- In 2017, eight SREB states required that all high school juniors take the ACT as a measure of college and career readiness, while one state requires all juniors to take the SAT.
- While every state requires middle school and high school students to participate in academic and career planning activities, not every state designates specific activities or timelines. Many states, however, have additional requirements for at-risk students.
- Every SREB state offers accelerated learning opportunities that allow high school students to earn college or career technical credits through a variety of programs such as dual enrollment, Advanced Placement, Early College and competency-based credit.
- All SREB states have developed postsecondary to high school feedback reports, through which the state notifies districts and schools about their graduates’ postsecondary enrollment performance.
- While some SREB states have linked high school graduation requirements to college admission requirements, other states allow institutions to set admission requirements independently.
- Most SREB states require that 11th grade assessments be used for postsecondary placement. Nine of these states exempt students who pass the assessments from postsecondary institutional placement testing.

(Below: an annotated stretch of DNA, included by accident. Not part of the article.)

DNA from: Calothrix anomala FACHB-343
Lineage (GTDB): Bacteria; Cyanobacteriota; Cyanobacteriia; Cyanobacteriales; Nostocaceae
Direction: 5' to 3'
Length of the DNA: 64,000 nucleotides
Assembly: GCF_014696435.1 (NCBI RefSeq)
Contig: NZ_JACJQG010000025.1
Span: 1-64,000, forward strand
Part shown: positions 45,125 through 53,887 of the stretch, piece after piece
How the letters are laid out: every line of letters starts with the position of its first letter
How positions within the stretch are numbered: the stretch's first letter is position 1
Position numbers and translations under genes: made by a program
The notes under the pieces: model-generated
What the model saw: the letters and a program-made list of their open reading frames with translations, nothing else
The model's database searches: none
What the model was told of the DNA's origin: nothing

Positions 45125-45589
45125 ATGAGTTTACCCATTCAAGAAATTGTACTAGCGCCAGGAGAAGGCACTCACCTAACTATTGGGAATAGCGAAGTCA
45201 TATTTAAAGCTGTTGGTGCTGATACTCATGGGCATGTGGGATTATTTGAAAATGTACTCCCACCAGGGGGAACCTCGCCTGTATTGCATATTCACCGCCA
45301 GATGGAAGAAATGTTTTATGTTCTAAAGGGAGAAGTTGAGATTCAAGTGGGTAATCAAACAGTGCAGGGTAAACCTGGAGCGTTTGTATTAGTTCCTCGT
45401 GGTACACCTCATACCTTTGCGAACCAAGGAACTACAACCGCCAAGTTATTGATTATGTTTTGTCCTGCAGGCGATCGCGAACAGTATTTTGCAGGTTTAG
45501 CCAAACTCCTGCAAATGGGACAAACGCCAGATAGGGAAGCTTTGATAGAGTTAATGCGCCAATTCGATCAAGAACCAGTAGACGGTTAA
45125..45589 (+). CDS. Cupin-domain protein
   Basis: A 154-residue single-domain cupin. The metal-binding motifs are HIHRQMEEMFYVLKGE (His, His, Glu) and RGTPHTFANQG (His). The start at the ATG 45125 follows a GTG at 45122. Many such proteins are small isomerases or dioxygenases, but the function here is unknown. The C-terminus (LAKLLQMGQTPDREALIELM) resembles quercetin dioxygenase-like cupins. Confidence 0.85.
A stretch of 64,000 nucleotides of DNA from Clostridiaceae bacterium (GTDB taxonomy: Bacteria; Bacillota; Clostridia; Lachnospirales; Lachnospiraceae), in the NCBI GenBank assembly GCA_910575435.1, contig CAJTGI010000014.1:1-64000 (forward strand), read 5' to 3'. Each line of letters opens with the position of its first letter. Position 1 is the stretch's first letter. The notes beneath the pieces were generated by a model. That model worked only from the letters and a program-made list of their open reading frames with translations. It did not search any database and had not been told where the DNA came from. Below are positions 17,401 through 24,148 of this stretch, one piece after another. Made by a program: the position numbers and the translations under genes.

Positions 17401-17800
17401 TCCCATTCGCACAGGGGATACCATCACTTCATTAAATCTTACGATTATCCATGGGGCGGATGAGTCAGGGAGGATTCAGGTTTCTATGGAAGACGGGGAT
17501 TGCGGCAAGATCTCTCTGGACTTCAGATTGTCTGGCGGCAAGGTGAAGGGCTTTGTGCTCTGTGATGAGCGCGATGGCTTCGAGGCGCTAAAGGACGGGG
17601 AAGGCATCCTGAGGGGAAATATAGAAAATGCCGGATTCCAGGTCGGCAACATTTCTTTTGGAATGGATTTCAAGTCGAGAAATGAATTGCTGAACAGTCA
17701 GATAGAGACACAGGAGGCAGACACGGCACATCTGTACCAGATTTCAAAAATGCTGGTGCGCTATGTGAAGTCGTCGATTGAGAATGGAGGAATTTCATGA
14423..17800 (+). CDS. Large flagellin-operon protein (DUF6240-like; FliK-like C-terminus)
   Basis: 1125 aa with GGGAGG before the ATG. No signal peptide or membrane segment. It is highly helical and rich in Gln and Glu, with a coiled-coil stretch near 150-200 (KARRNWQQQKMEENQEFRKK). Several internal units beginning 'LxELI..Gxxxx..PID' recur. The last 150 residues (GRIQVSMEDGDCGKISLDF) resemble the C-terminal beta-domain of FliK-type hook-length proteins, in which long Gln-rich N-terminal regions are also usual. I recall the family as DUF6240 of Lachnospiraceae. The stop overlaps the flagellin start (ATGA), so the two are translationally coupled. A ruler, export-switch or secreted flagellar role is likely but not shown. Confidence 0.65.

- Most SREB states provide some combination of need-based and merit aid. All 16 SREB states have need-based scholarship programs to increase educational access for students from low- and middle-income families.
- Eight SREB states use state lottery funding to support merit-based aid programs. One uses lottery funds to support need-based aid programs.
- Nearly all SREB states have established minimum high school grade point averages between 2.5 and 3.0 that students must meet to be eligible for state need- and merit-based financial aid.
- Twelve SREB states require that students receiving state financial aid maintain a minimum grade point average to continue receiving aid. The remaining four require that students continue “making satisfactory academic progress” according to the institution they attend.
- In addition to minimum grade point average requirements that may apply, thirteen SREB states also tie continuing eligibility for state financial aid to specific credit hour requirements, either by semester, academic year or a specified evaluation period.
- Eleven SREB states require students to complete a specific number of credit hours per semester or year to retain financial aid. One SREB state stipulates that students must complete 75 percent of credits attempted.